Election Day ’09
Interesting is the word for it. Somewhat disappointing for me, although not as you might think because Democrats lost (or did not win) governorships, but because here in Ohio, that damned casino thing finally passed after four tries. I have a moral loathing of gambling as an industry, so as you might imagine the thought of casinos coming to Ohio bugs the crap out of me. At least it failed in my own county; the majority of Darke Countians voted against it. Go, Darke County.
I’m also sad it appears that bigotry won the day in Maine, as regards the same-sex marriage vote there; it’s depressing when people vote to deny other people the same rights they have — not that Ohio, which bans recognition of same-sex marriages, has anything to crow about in this regard. I’m sanguine that this sort of thing is a rear-guard action, and that sooner than later same-sex couples will be able to marry in more states than not, but then again, I can afford to be sanguine, because I can be (and am) married to the person I choose. No one’s telling me that I’m a second-class citizen.
As for the New Jersey and Virginia: Well, I think the New Jersey vote is what you get when you have an unpopular incumbent; Corzine got what was coming to him, it looks like. As for Virginia, it’s not terribly surprising they might vote in a Republican. The governorship there trades off between Democrats and Republicans pretty evenly: Since 1970, the commonwealth has had five Republican and five Democratic governors, not counting McDonnell, who won the election last night but is not yet seated. Whether either of these wins has national implications I’ll leave to others to decide, but I think they probably have more to do with what’s going on in those states.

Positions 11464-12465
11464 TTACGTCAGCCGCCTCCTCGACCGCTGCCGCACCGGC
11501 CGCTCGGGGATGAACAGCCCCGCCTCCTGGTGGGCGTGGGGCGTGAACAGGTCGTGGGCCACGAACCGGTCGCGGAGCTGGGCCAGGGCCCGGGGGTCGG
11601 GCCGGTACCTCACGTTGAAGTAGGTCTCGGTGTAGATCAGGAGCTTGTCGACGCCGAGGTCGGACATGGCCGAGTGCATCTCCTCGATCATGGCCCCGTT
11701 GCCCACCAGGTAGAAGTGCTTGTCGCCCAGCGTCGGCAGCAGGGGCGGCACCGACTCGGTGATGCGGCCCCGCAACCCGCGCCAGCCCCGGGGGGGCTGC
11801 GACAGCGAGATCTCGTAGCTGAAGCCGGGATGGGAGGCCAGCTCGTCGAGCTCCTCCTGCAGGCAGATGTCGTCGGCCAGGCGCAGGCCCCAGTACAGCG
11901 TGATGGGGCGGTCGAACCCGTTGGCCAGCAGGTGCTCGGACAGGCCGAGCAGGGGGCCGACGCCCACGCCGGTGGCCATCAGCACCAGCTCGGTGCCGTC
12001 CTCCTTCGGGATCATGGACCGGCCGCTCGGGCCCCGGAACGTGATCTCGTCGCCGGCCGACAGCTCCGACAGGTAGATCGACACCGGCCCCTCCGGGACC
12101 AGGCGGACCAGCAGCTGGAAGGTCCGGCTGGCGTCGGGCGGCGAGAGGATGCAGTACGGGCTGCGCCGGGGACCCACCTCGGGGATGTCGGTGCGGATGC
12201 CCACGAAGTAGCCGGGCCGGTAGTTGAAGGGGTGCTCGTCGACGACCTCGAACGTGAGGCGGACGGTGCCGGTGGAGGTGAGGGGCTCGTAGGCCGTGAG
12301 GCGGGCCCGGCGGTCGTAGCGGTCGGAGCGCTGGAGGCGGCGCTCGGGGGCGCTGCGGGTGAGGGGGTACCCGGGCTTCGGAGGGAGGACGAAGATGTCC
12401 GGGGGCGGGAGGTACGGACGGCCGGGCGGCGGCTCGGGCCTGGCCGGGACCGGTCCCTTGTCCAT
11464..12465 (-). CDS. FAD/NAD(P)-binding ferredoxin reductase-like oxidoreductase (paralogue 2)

The interesting “national implication” race for me was the one in the 23rd Congressional District of New York, in which outside political forces (including Sarah Palin, Glenn Beck and Rush Limbaugh) decided the woman the local GOP chose to run for the vacant seat there was not conservative enough for their tastes, so they backed the candidate of the Conservative Party (which is a third party in NY) and essentially drove the Republican candidate out of the race. Her response was to throw her support to the Democratic candidate, Bill Owens, who won, becoming the first Democratic representative in that district (or so I am told) since the mid-19th Century.
What does this tell us about the state of politics? Well, I think, one, national party leaders, elected and otherwise, probably ought to listen to the local folks about who is a good fit; if they had, this seat would probably be in GOP hands still. Two, it appears local voters don’t take kindly to outside interference. Three, stabbing one’s allies in the back has negative repercussions. Four, listening to people whose personal fortunes are not tied to legislative victory is not necessarily a smart thing for a political party to do.
For all that, I suspect Owens ought not become too comfortable in the seat, since he’ll have to run for it again a year from now, and the district will still be what it is: largely GOP territory. But for the moment, his victory is a big fat middle finger in the eyeball of the national conservative movement. That this middle finger was jammed in there by a disgruntled GOPer is rich, creamy irony of the sort I expect Palin, Beck, Limbaugh et al to steadfastly pretend didn’t actually happen from this day forward.
That’s what I’ve got for you the day after election day, 2009.